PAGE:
There was about twelve of us at the workshop. Almost straight away Charlotte gave us paper and colouring pencils. She then asked us to write or draw our period stories. This was for our own personal use, and we were free to share as little or as much of our story as we liked. As it turned out, everyone was very eager to tell their story. There were many parallels in our experiences from shame and frustration to humour and strength. And there was the feeling that we could have gone on for hours.
Fascinated, I wanted to learn more from Charlotte, and so, I caught up with her to find out more.
Can you tell us a bit about MÍOSTA and why you started it?
I grew up in West Cork and during my education I never received any sexual health education or any education about periods. I went to secondary school in the 00’s.
A couple of years ago I was doing an internship at a women’s organisation when a colleague asked me what I used for my period, I responded pads and tampons, and she went on to tell me about the Moon Cup. This started an exciting journey for me into reusable menstrual products and periods in general. I started researching menstrual activism in my BA and continued to explore the topic during my MA in Gender Studies in the Netherlands. While doing my MA I held a small workshop on reusable menstrual products and I fell in love with the conversations that came out of a table full of reusable products. I went on to hold a larger event for Menstrual Hygiene Day 2017 in Utrecht and it was amazing.
I came back to Ireland in 2017 to start my PhD and knew that I wanted to carry on having these conversations about periods. I launched MÍOSTA to continue these conversations. The project aims to bring interactive and engaging menstrual education workshops to people around the country. The workshops focus on reusable and alternative menstrual products, smashing menstrual shame and stigma, exploring contemporary issues to do with menstruation and creating activist interventions. In this first year I am bringing the workshops to universities around the country. However, we need menstrual education earlier than in our late teens and early 20’s. I hope to bring MÍOSTA to schools and communities in the future. And importantly MÍOSTA aims to create an inclusive space for menstruators of all genders, or people who don’t menstruate, to attend.
When were you able to start talking openly about periods?
It was that first conversation with my colleague who asked me what I used which started me talking openly about my period. I was 25 then. Writing about periods in my university assignments gave me the courage to really start talking about them, and it was during my MA when I began to introduce myself as ‘Charlotte who’s obsessed with periods.’
Do you still have ‘period shame’?
Yes! I still worry about getting my period out of nowhere and leaking in public. I go to the bathroom a lot more in the days before my period to check it hasn’t started…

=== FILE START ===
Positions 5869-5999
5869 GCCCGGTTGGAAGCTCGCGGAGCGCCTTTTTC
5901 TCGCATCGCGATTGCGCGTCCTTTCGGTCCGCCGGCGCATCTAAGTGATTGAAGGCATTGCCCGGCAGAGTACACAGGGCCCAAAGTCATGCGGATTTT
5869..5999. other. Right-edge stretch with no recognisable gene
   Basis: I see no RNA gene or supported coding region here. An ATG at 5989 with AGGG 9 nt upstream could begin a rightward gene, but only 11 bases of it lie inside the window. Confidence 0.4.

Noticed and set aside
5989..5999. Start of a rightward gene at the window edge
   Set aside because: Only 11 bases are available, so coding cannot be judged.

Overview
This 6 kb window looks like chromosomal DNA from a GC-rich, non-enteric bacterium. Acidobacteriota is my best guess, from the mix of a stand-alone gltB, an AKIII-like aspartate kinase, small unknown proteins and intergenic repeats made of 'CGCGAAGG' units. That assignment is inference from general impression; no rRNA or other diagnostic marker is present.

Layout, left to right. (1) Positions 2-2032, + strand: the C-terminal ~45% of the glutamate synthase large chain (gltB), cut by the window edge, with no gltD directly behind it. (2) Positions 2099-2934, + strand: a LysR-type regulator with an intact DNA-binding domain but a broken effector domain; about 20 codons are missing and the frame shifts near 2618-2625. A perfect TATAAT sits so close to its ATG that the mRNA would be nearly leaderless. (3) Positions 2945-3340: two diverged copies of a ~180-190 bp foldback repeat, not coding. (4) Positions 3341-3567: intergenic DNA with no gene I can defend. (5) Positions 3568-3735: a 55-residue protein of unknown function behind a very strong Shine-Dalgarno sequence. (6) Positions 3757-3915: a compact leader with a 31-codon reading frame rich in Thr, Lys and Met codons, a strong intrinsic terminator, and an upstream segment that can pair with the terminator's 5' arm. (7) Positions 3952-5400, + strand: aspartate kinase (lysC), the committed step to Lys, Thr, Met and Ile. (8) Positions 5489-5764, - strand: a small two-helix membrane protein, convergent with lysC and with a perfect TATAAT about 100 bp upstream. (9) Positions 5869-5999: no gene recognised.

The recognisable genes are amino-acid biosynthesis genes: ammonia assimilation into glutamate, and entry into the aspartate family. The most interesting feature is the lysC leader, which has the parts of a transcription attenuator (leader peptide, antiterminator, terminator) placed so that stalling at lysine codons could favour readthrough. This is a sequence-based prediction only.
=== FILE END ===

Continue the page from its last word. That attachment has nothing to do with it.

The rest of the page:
Last month I was in Cork holding a workshop and getting the taxi to the bus station. I had a moment where I dreaded the taxi man asking what I was doing for the day in Cork, because I just didn’t want to explain that I was holding a workshop about periods. I think choosing when and if we want to have these conversations is an important part of the process of working through period shame.
Period shame is so ingrained and we are completely surrounded by it in our societies. To overcome period shame for ourselves we need to be able to talk about periods when we need/want to and to feel comfortable doing so. Menstrual activists who free bleed to protest the tampon tax are forever inspiring, but by no means does everyone who has a period need to do that to overcome menstrual shame.
Why is it so important to lift this stigma?
We need to lift the stigma around periods for so many reasons. It has such a wide impact on women and menstruators’ health, wellbeing and quality of life. Stigma and shame around menstruation can mean that menstruators don’t access medical care when they need it. It can mean that menstrual pain is hidden in work spaces. It means that only now are alternative products to tampons (which were invented by men) becoming mainstream. It means that when young menstruators can’t afford products they use socks or toilet paper instead of menstrual products and often stay home from school for fear of leaking.
Why do you think there is such stigma around periods?
I think it has to do with the stigma about women’s bodies. It seems to me that so many parts of women’s embodied experiences in the world are stigmatised and silenced, from periods to menopause, to miscarriage and post-childbirth. I see overcoming menstrual shame and silence as a great beginning to overcoming many of the stigma’s that continue to surround women’s bodies. If women and menstruators can remove some of the shame and stigma around their menstruating bodies they are equipped to become advocates for their menstruating, reproductive and one day menopausal bodies.